Vaccine News and Commentary
Religious Objections to Vaccination -- Discussion on Public Radio
On a recent edition of Interfaith Voices
, the public radio program devoted to religious news and discussion, objections to vaccination on religious grounds were among the topics. We appeared as a guest for the segment.
Among the issues discussed were the availability of religious exemptions from U.S. state vaccination requirements, the processes by which such exemptions are granted, and the relationship between these policies and philosophical (or personal-belief) exemptions from school vaccination laws.
The interview can be heard here
Follow us on Twitter: @vaccineethics
As VaccineEthics.org approaches its seventh anniversary next month, our Twitter feed -- @vaccineethics
-- has largely replaced blog.vaccineethics.org as our principal venue for sharing updated information on the latest developments in vaccine ethics and policy.
If you don't already follow us on Twitter, please do so. There you'll find frequent updates regarding research, news, and commentary on vaccination programs and policy in the United States and around the world.
-- VaccineEthics.org staff
Sixth Edition of 'Vaccines' Textbook Published
The newly revised and expanded sixth edition of Vaccines
, the authoritative textbook of vaccine science and policy, has recently been published (Elsevier, 2013). Edited by Stanley Plotkin, Walter Orenstein, and Paul Offit, the nearly 1600-page volume includes up-to-date information about existing vaccines, new vaccines in development, and a range of policy and public health issues related to vaccination activities around the world. Additional information and the complete table of contents can be found here
The volume includes an extensively revised and updated chapter on vaccine ethics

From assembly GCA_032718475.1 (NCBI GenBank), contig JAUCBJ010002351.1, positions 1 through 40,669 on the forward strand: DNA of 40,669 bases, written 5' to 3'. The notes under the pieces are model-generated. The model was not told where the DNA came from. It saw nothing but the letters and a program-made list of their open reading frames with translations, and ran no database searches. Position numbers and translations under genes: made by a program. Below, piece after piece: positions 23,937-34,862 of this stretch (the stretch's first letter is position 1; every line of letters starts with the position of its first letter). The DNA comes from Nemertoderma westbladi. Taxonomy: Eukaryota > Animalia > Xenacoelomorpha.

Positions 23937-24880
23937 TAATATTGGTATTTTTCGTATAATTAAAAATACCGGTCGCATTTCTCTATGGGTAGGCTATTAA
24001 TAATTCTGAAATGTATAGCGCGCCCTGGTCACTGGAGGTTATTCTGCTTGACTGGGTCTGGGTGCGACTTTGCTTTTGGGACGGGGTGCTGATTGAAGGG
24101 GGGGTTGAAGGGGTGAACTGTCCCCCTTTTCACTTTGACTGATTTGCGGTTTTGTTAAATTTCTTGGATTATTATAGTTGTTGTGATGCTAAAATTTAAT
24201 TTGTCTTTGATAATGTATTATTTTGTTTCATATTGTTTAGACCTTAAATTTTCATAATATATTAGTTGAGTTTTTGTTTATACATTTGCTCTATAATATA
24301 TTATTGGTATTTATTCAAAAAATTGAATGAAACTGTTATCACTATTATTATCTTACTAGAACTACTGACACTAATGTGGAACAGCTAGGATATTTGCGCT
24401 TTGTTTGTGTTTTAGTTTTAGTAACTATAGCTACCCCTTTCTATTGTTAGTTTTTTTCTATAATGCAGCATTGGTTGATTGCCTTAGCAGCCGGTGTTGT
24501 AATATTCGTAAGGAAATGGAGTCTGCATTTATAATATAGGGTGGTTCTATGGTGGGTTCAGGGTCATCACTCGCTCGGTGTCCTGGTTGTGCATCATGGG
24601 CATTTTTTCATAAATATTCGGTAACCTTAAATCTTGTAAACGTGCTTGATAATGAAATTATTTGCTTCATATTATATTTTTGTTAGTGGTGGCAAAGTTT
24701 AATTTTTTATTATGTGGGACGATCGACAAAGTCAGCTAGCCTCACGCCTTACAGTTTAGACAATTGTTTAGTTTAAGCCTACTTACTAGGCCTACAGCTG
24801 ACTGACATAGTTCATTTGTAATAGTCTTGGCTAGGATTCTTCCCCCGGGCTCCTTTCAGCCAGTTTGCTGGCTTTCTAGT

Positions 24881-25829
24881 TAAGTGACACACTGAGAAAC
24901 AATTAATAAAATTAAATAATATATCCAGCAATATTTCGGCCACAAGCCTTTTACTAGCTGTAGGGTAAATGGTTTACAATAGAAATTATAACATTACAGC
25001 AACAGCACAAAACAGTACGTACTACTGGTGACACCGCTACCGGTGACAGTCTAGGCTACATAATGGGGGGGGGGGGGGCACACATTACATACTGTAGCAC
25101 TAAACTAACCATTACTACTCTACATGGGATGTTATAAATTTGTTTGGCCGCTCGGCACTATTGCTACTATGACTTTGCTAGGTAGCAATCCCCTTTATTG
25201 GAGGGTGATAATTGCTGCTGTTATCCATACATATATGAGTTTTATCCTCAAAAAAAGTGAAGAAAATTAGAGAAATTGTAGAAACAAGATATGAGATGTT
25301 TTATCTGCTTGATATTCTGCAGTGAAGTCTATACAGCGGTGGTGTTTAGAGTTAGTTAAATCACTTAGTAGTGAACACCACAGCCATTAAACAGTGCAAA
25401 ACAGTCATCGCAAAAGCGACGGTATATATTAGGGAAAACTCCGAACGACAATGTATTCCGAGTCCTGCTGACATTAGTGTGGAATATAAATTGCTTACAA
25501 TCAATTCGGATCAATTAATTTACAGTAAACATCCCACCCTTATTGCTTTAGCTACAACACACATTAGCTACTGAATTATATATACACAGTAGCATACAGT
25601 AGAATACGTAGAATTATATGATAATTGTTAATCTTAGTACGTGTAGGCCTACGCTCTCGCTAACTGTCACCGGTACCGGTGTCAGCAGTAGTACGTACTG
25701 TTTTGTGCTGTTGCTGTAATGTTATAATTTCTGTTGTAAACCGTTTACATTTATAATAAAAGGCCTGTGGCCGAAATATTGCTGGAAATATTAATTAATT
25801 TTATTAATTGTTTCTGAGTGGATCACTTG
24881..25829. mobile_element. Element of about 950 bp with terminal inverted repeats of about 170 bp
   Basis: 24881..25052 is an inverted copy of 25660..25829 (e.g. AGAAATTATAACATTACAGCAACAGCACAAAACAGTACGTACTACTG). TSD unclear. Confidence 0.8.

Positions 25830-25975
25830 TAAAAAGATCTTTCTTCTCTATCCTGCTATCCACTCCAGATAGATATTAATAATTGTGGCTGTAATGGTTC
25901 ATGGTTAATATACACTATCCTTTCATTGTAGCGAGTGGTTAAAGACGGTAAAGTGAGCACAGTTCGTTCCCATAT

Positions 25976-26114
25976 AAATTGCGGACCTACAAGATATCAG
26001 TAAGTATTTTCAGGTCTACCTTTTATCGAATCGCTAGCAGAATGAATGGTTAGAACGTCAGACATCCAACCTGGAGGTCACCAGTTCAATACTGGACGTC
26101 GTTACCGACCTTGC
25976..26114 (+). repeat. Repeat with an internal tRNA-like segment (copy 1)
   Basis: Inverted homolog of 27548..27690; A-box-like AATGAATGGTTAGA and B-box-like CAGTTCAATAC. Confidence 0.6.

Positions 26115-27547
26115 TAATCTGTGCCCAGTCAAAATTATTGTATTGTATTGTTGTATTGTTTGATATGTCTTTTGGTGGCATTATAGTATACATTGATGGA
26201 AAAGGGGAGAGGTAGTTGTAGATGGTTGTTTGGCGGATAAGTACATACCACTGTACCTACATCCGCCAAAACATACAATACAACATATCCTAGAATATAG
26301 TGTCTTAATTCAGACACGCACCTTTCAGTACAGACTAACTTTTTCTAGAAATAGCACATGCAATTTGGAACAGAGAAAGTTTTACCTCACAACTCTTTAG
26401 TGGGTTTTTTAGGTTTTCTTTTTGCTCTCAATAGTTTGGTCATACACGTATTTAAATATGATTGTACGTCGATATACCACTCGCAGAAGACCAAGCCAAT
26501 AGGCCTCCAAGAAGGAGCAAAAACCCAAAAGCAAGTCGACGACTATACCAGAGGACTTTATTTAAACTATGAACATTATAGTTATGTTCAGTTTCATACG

written by Jason L. Schwartz and Arthur Caplan. The chapter discusses ethical issues unique to vaccination, specific ethical considerations throughout the vaccine life cycle (from research and development through implementation), and special topics in vaccine ethics and policy such as HPV vaccination, vaccination of health care workers, eradication campaigns, and vaccination in pandemic preparedness and response.
AMA Ethics Journal Issue on Vaccines
The January issue of Virtual Mentor
, the monthly ethics journal published by the American Medical Association, is titled "Vaccines and Ethics." The 11 papers in the issue
examine a variety of topics related to this area, including HPV vaccination, adult vaccination, parental consent, and vaccine research, among other topics.
Among the papers is "New Media, Old Messages: Themes in the History of Vaccine Hesitancy and Refusal,"
by Jason L. Schwartz of the University of Pennsylvania, Editor of VaccineEthics.org. The paper discusses the long history of public opposition to vaccination and possible lessons from these experiences for contemporary vaccination programs and policy.
Labels: About us, CDC, History, Policy, Recommendations, Risk, Safety
Ethics and Vaccine Refusal
Amid recent news detailing increases in non-medical exemptions
from state vaccination requirements and physician experiences with alternative childhood immunization schedules
, the latest issue of Primary Care: Clinics in Office Practice
is devoted entirely to vaccination. The dozen papers included in the issue explore a variety of topics related to the science and administration of vaccines, with a particular focus on issues relevant to primary care physicians.